import java.util.List;
import java.util.jar.JarEntry;
import java.util.jar.JarInputStream;

 * Loads a class from a byte array representing the content of a jar file
public class JarInputStreamClassLoader extends ClassLoader
	private JarInputStream inputStream;
	protected RawClassList rawClasses;

	protected RawClassList getRawClasses()
		return rawClasses;

	protected void setRawClasses(RawClassList rawClasses)
		this.rawClasses = rawClasses;

	protected JarInputStream getInputStream()
		return inputStream;

	protected void setInputStream(JarInputStream inputStream)
		this.inputStream = inputStream;

	public JarInputStreamClassLoader(JarInputStream jarStream) throws IOException
		JarEntry entry = null;
		// JarInputStream stream = getInputStream();
		setRawClasses(new RawClassList());
		while ((entry = jarStream.getNextJarEntry()) != null)
			String entryName = entry.getName();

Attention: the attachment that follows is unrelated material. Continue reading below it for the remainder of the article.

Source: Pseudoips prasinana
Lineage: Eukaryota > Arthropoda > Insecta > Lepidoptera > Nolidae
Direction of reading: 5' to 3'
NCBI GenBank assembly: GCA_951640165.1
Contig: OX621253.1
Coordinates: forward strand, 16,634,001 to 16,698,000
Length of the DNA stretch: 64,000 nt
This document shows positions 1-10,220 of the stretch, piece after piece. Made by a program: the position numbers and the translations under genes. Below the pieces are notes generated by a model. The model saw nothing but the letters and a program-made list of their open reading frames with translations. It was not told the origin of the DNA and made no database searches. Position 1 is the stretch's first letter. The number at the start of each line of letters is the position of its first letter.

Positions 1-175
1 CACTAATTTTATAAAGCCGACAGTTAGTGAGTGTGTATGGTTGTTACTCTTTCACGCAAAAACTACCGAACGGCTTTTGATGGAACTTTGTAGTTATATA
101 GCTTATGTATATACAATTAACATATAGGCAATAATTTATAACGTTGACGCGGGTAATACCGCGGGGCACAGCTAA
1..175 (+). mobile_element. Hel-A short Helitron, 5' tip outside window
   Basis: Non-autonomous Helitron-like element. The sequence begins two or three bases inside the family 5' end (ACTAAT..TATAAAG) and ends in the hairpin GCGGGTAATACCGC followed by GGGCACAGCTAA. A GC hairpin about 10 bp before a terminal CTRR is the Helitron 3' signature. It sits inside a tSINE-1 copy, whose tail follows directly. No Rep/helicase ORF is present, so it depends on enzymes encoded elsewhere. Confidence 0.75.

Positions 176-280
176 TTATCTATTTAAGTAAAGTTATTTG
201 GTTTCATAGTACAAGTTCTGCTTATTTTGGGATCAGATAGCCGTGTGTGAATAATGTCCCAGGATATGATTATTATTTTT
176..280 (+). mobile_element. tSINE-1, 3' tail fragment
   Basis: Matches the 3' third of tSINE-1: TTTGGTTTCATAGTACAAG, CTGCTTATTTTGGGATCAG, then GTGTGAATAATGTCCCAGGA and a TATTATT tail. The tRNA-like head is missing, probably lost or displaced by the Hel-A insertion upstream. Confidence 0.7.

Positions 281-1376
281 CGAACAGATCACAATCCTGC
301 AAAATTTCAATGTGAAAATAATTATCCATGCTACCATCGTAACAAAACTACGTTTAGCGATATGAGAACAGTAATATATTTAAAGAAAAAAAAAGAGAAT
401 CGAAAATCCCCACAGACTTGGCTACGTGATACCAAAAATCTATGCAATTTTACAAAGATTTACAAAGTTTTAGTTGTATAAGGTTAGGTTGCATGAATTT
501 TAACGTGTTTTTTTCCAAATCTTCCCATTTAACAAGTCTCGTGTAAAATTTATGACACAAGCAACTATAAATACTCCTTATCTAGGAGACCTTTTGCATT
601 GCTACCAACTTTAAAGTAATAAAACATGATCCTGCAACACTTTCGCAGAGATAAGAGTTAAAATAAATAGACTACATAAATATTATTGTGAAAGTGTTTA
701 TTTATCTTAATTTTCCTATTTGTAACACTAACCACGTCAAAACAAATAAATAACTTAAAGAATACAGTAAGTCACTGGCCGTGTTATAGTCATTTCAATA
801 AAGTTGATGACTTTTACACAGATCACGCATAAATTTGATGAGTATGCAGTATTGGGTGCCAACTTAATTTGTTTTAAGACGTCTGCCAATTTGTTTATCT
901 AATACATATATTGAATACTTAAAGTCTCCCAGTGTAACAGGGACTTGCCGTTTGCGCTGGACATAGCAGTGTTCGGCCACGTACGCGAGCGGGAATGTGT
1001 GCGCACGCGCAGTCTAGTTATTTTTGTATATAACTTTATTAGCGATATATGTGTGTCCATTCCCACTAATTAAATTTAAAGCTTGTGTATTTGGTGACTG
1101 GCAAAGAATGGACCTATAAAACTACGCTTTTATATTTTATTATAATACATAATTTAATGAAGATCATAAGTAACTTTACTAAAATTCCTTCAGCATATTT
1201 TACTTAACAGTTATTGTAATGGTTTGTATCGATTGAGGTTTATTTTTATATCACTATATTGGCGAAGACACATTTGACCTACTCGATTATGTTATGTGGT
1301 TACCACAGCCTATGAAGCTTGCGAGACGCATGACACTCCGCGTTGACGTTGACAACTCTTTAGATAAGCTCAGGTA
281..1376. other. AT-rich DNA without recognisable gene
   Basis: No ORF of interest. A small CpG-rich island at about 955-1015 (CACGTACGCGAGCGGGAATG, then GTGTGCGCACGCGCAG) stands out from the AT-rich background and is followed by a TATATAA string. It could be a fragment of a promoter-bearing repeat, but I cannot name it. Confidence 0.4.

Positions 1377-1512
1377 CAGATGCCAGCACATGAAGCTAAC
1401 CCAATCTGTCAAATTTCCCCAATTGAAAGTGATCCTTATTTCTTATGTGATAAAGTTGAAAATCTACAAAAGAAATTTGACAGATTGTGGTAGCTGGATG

int lastIndexOf = entryName.lastIndexOf(".class");
			String classCandidateName = "";
			if(lastIndexOf != -1)
				classCandidateName = entryName.replace('/', '.').substring(0, entryName.lastIndexOf(".class"));
			if (!classCandidateName.isEmpty())
				ByteArrayOutputStream classBytesStream = new ByteArrayOutputStream();
				byte[] read = new byte[256];
				while ( != -1)

				byte[] rawClassBytes = classBytesStream.toByteArray();
				RawClass rawClass = new RawClass(rawClassBytes, classCandidateName);

	protected Class<?> findClass(String name) throws ClassNotFoundException
		Class<?> clazz = null;

		for (RawClass rawClass : getRawClasses())